Their next sensor gambit was an attempt to save CCD through another oddball strategy, using a hexagonal array instead of the standard rectilinear Bayer. This EXR array offered two theoretical pluses – since there would be equal numbers of red, blue and green sites, one could lower the pixel density by 25% by eliminating the redundant extra green sites, and thus mitigate the heat, noise and power usage. Moire would disappear, so the anti-aliasing filter could go. Unfortunately, monitors, printers, and software all use rectilinear arrays of pixels, so any advantages gained by the new strategy were soon forfeited by the complexity of the de-mosaicing .

    Fuji has finally accepted the cMOS advantages, but can’t help fiddling with the sensor, this time by making the color pattern of pixel sites repeat every block of 9 sites instead of the 4 on the standard Bayer array. This xTrans causes a tradeoff of proportionally more green sites (5 in 9 vs 2 in 4) but the de-mosaicing over the larger block also creates less chroma noise. If developed properly, XTrans files produce a slightly less accurate color rendition but a more consistent one. Advocates almost universally use the word “pleasing,” but those who heavily process their images complain of lost sharpness and strange effects. When the files are properly processed, they are lauded for a filmic look. When munged by Camera Raw or Lightroom, results can be disappointing.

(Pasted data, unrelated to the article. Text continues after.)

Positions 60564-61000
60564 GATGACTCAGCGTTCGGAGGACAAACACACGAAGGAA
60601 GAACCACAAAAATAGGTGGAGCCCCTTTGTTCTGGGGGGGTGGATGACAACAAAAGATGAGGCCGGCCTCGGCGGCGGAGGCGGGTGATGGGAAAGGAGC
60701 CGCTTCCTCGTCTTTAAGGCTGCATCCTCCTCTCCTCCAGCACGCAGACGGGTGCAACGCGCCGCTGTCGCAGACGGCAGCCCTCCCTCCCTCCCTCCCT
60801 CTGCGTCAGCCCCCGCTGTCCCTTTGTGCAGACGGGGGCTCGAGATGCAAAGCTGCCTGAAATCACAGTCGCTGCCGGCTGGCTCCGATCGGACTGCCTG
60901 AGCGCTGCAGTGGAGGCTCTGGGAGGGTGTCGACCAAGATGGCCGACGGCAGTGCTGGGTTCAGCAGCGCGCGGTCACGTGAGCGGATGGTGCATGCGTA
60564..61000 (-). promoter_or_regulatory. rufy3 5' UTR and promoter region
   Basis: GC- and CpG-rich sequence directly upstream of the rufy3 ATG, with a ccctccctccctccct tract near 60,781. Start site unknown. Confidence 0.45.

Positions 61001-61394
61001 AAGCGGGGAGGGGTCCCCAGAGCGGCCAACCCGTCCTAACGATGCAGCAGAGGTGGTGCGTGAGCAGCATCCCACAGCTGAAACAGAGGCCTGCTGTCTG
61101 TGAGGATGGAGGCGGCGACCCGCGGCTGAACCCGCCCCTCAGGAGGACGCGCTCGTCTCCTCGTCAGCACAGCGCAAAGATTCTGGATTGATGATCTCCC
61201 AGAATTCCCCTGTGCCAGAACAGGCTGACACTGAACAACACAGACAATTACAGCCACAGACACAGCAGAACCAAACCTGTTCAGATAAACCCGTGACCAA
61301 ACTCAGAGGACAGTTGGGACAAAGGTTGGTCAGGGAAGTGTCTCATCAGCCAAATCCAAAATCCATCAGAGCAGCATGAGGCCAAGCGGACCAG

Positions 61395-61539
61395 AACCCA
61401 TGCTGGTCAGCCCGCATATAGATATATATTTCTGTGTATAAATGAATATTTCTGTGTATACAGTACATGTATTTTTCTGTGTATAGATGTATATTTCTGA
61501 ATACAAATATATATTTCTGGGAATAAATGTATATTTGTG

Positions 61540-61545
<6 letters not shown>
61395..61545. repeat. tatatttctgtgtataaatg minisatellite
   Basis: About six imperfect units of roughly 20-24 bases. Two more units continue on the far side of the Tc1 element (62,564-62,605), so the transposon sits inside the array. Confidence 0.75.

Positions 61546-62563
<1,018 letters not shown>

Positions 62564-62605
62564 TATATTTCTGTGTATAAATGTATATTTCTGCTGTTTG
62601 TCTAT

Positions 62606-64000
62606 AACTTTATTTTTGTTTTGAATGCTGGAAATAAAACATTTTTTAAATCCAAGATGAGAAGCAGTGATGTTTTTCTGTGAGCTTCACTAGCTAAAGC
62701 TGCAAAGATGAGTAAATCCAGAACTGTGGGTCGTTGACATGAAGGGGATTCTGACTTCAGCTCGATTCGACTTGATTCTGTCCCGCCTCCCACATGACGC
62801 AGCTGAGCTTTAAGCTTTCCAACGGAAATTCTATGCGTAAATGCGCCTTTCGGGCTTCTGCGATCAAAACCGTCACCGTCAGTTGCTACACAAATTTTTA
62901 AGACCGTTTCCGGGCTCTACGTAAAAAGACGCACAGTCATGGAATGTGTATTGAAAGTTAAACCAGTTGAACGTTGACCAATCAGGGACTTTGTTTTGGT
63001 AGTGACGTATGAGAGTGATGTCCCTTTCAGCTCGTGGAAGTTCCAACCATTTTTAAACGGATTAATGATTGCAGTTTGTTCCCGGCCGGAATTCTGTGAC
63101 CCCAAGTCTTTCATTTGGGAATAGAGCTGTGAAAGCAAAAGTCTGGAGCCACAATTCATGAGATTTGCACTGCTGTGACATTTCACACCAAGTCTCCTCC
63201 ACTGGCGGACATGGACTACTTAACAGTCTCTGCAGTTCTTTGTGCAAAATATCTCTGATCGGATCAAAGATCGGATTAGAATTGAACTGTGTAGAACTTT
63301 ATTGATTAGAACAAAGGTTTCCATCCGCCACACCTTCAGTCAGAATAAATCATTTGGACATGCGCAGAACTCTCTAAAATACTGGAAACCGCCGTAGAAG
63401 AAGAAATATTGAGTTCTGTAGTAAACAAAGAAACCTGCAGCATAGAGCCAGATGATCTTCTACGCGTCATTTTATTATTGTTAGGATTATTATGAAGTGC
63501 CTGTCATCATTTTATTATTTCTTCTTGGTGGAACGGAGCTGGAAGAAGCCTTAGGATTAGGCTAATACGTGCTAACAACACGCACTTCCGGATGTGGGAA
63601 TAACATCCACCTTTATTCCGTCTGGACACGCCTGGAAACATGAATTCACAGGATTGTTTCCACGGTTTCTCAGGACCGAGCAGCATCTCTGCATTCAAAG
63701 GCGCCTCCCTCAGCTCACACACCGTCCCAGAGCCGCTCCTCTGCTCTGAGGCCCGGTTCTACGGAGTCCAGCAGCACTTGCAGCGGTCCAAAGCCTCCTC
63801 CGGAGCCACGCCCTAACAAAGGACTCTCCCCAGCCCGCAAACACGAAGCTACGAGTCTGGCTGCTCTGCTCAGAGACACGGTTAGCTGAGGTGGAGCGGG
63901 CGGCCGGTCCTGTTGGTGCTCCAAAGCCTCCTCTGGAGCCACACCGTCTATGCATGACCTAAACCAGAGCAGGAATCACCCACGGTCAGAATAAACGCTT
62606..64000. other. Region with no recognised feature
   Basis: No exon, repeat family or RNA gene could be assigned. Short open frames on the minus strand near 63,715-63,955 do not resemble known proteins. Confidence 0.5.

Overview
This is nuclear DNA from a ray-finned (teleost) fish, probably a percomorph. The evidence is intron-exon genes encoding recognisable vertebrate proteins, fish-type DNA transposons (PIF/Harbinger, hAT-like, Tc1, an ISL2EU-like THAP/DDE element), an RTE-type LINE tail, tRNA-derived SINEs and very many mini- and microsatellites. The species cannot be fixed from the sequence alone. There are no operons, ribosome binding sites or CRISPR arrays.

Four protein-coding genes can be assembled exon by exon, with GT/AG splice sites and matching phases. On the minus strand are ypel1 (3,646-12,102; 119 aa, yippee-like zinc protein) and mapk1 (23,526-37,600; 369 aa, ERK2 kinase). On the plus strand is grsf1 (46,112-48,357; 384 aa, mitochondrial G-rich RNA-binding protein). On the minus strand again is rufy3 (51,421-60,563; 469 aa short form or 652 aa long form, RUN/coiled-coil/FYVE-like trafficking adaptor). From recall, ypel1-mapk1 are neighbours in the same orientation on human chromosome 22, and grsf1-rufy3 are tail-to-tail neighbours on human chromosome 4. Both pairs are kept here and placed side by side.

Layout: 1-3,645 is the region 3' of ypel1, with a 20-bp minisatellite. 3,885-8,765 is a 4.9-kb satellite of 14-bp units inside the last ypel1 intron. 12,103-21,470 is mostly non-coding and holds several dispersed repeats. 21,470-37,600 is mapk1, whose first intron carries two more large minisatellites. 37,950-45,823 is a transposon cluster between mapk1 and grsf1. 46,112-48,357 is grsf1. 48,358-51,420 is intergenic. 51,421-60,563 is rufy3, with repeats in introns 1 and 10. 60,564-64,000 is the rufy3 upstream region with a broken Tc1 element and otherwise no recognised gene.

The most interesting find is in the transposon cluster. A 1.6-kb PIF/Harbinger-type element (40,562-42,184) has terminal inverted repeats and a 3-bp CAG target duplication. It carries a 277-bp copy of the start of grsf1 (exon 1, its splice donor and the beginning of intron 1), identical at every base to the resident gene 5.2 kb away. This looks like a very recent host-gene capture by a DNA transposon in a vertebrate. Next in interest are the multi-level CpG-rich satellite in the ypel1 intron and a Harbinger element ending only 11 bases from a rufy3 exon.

It’s not terribly unlike the situation with the earlier EXR sensor (which ironically had the opposite approach), except that nowadays, we have third party software that can handle the conversions.

  15. You might try Serif’s Affinity for photos. It’s easy to use with lots of tutorials and works well on a Mac, plus it’s inexpensive.

  16. Personally, I would never pick a Fuji X-Trans camera for landscape use. As far as RAW demosaicing options go, it seems as if you either end up with softer, cleaner files, or sharp files that don’t have any advantage over Bayer sensors in terms of noise. It seems like a lot of additional work for a dubious advantage of your existing kit.

    I can see Fuji’s the appeal if shooting JPEGs, or if you are primarily a portrait shooter, but in this circumstance it looks like a strictly sideways move from your E-M5.

    1. Possibly but there are other advantages of the Fuji in terms of colour handling, cleaner files at higher ISO, more flexibility in the RAW files and an amazing 10-24 lens. Having said all this, I still can’t make my mind up if it’s worth the extra work required in switching. My plan was to pick up the XT2 after it launched but I’m now quite uncertain what the best course is.

  17. The watercolour effect on foliage (greens) has been known when the Fuji X series camera have been launched, Adobe Lr and Camera Raw been the most affected.
    The latest versions of Adobe software brought a huge improvement.